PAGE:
We each have a life story, penned without ink, read by the people around us. Who's writing your story?

Friday, February 23, 2018

The Light at the End of the Tunnel - Part 1

Remove sunglasses. Turn lights on. Stay in lane.
As the tunnel entrance swallowed our car, I could hear our daughters in the back seat inhaling huge gulps of air, then becoming quiet as they held their breath until we exited into the bright sunshine at the other end, 4,380 feet later. Ah-h-h. Their relief and laughter all mixed together always made me smile. I still think of their antics every time I travel on the northeast extension of the PA Turnpike. 

In 1957, a single two-lane tunnel under Blue Mountain opened. In 1991 a parallel tunnel was constructed to allow two lanes of traffic in each direction. I marvel at the engineering of it all.

And yet, I'm not too fond of the tunnel experience. Are you? I feel closed in and find myself gripping the wheel a little tighter, allowing plenty of space between my front end and the tail lights of the car in front of me. And always, my eyes search for the light at the end of the tunnel.

The expression, "light at the end of the tunnel," dates back to the 1800s but became more widespread in the mid-1900s. By now a cliché, it still captures the idea that a difficult situation or task might be coming to an end.* There's hope. We're moving toward a place that will give relief and allow us to breath a little freer.

Some tunnel experiences seem short and others drag on for much longer. At times we think we're close to finishing our journey in the dark only to find that the light seems to keep moving ahead, beyond our ability to exit in the time we expected. We may feel hemmed in by the darkness as we watch others whizzing past us in the other lane. Whether we're facing an illness, a financial crisis, or a season of stress, in each case, we find relief and joy when we see the end in sight. "The desire accomplished is sweet to the soul" (Proverbs 13:19).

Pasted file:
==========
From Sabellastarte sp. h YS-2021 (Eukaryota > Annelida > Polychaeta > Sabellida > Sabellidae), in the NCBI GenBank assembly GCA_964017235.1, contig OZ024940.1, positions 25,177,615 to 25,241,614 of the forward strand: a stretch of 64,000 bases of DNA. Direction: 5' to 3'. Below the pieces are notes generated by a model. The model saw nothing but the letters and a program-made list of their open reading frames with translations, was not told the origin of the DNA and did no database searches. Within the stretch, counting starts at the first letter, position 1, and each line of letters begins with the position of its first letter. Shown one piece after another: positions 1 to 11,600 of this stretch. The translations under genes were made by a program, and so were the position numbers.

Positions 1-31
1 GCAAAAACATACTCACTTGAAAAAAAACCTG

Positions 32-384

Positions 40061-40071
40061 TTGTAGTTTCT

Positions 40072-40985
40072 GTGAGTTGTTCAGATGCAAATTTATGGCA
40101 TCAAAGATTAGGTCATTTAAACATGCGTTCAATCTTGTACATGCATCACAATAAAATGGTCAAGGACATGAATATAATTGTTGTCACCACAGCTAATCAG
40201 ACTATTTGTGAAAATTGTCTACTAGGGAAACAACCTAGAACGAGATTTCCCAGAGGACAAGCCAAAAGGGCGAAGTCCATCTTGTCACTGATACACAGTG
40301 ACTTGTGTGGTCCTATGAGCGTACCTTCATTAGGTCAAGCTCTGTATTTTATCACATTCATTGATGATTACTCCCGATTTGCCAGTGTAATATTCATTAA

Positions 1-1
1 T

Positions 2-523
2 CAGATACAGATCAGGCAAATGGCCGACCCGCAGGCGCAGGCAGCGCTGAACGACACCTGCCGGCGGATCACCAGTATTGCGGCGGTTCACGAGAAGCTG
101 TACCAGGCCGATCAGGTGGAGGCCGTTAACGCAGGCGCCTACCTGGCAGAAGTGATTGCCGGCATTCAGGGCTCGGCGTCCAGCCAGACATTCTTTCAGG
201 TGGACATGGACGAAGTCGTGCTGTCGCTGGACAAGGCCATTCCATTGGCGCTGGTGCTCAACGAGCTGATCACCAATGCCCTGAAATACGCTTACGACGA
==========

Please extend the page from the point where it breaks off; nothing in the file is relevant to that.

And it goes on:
However, not all of our tunnel experiences are negative.
What projects have you taken on, knowing they would be challenging and demanding, yet the anticipated reward kept you motivated to stay in your lane and keep going? I felt that way when I began to write Penned Without Ink.    

Most recently, I teamed up with my publisher and a narrator to produce an audiobook of our story. The rule of thumb suggests that narrators or readers set aside ten hours  of time for each hour of actual reading. My book takes 4 hours and 18 minutes. Think of all the time it took for the narrator, Robin Wasser, to read and produce our story. And she captured it beautifully. On my end, I listened and proofread each chapter twice, pointing to every word in the book. As I checked off each section, I began to see the light at the end of the tunnel grow brighter.

On February 16,  the audiobook of Penned Without Ink made its appearance on Amazon and is now available through Audible! Ah-h-h. Project complete and well worth every foot of tunnel time along the way. I hope you'll check it out HERE.

No matter where we find ourselves in our life stories, let's keep our eyes on the light at the end of the tunnel. We don't have to hold our breath. God promises His precious presence all the way to the end.

Next time: Part 2

Tunnel photos from bing.com/images/free to use

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